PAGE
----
The 2005 Consumer Electronics Show in Las Vegas is a geek's paradise with more than 50,000 new gadgets and technologies launched during the four-day event.
Top gadgets at the show are highlighted in the Innovations Showcase, which recognises some of the hottest developments in consumer electronics.
The BBC News website took an early pre-show look at some of those technologies that will be making their debut in 2005.
Seagate 5GB pocket hard drive
One of the key issues for keen gadget users is how to store all their digital images, audio and video files.
The 2.5GB and 5GB circular pocket hard drive from Seagate might help. The external USB drive won a CES best innovations design and engineering award and is small enough to slip into a pocket.
"It is the kind of storage that appeals to people who want their PCs to look cool," said Seagate. "It is all about style but it also has lots of functionality."
"It is the first time you can say a hard drive is sexy," it said.
In the centre of the device is a blue light that flashes while data is being written to ensure users do not unplug it when it is busy saving those precious pictures.
NevoSL universal controller
Universal Electronics' NevoSL is a universal controller that lets people use one device to get at their multimedia content, such as photos, no matter where it is in their house.
It can also act as a remote for home theatre and stereo systems.
Working with home broadband networks and PCs, the gadget has built-in wireless and a colourful, simple interface.
Paul Arling, UEI chief, said consumers face real problems when trying to get at all the files they own that are typically spread across several different devices.
He said the Nevo gave people a simple, single way to regain some control over digital media in the home.
The Nevo won two awards at CES, one as a Girl's Best Friend award and another for innovation, design and engineering.
The gadget is expected to go on sale before the summer and will cost about $799 (£425).
Hotseat Solo Chassis
Hotseat is targeting keen gamers with money to spend with its Solo Chassis gaming chair.
The specially-designed chair lets gamers play in surround-sound while stretching out in their own "space". It is compatible with all the major games consoles, DVD players and PCs.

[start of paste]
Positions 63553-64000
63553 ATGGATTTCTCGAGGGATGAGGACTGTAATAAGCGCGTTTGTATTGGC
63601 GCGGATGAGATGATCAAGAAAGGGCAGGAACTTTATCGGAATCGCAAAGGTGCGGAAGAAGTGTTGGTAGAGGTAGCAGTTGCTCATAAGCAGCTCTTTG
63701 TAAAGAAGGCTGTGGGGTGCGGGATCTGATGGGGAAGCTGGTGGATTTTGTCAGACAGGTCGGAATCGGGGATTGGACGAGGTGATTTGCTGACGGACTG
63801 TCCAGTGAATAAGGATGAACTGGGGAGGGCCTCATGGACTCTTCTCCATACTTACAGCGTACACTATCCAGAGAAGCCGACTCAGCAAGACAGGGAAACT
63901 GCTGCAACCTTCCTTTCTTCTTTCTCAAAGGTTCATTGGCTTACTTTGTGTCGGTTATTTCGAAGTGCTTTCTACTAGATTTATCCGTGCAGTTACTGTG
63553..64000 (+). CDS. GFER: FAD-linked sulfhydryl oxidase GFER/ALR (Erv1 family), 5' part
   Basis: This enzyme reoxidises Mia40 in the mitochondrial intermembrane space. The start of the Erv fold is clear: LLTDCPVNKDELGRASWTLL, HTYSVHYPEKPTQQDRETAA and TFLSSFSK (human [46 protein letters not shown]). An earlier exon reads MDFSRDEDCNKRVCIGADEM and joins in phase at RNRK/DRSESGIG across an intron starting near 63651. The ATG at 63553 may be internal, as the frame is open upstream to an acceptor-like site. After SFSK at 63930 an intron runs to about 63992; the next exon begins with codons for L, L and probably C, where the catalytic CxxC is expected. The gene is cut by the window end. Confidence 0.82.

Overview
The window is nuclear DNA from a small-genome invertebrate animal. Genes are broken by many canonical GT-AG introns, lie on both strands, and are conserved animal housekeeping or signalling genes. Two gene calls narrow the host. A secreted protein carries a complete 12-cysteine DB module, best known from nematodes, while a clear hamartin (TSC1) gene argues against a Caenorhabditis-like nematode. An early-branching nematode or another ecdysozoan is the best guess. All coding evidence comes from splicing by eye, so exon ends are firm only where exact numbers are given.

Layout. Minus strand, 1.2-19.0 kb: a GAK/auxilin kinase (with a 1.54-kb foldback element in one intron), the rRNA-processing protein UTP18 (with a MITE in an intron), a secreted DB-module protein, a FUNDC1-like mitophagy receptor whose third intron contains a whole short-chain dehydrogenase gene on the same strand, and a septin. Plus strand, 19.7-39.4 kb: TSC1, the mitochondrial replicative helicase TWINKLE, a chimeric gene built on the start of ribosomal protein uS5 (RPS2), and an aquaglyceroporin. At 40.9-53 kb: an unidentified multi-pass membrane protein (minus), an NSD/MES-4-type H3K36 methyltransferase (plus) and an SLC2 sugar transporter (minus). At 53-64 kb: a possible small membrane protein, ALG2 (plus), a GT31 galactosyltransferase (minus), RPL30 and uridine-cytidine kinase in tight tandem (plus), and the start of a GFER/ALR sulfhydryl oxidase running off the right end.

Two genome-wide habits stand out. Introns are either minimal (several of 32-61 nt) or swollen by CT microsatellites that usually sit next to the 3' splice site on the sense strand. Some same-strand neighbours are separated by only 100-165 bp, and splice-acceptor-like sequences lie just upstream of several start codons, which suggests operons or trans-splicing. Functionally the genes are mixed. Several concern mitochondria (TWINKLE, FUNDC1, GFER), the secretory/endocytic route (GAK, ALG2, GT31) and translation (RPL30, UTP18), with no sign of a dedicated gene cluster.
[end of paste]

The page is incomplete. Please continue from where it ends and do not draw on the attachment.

"We found that kids love playing in surround sound," said Jay LeBoff from Hotseat.
"We are looking at offering different types of seats, depending on the market success of this one."
The chair also lets people experience surround sound while watching videos, with wireless control for six surround sound speakers. And a drinks holder.
The chair, which looks like a car seat on a skeletal frame, should go on sale in April and is expected to cost $399 (£211).
Eton Porsche P7131 digital radio
Satellite radio is big business in the US. In the UK, the digital radio technology is known as DAB and works on slightly different technology.
Eton Corporation's Porsche designed P7131 digital radio set will be launched both as a DAB radio in the UK as well as a satellite radio set in the US.
DAB sets have been slow to take-off in the UK, but this one concentrates on sleek looks as much as technology.
"It is for the risqué consumer," said an Eton spokesperson.
"We are proud of it because it has the sound quality for the audiophile and the looks for the design-conscious consumer."
The Porsche radio is set to go on sale at the end of January in the US and in the first quarter of 2005 in the UK. In the US is it expected to cost $250 (£133).
Sanyo VPC-C4 camcorder
The average person has a library of 600 digital images estimates the Consumer Electronics Association, the organisation behind CES.
This is expected to grow to a massive 3,420 images - or 7.2GB - in five years' time.
One gadget that might help swell that collection is Sanyo's tiny handheld VPC-C4 camcorder which is another innovation in design and engineering award winner.
It combines high quality video and stills in a very small device.
It takes MPEG4 video quality at 30 frames a second and has a four megapixel still camera. Images and video are stored on SD cards, which have come down in price in recent months.
A 512MB card will store about 30 minutes of video and 420 stills. The device is so tiny it can be controlled with one thumb.
Because images and video are stored on SD memory, it is portable to other devices and means other data like audio can be stored on the card too.
MPIO digital music players
Wearable technology has always promised much but failed to deliver because of lack of storage capability and poor design.
MPIO's tiny digital USB music players come in an array of fashionable colours, taking a leaf out of the Apple iPod mini book of design and reflecting the desire for gadgets that look good.
Slung on a cord, the player would not look too geeky dangling discreetly from the neck.
Although the pendant design was launched three months ago, the device emphasises large storage as well as good looks for fashion-conscious gadget fiends.
An even dinkier model, the FY500, comes out in May and will store about 256MB of music.
The range of players recently won an International Forum design award 2005.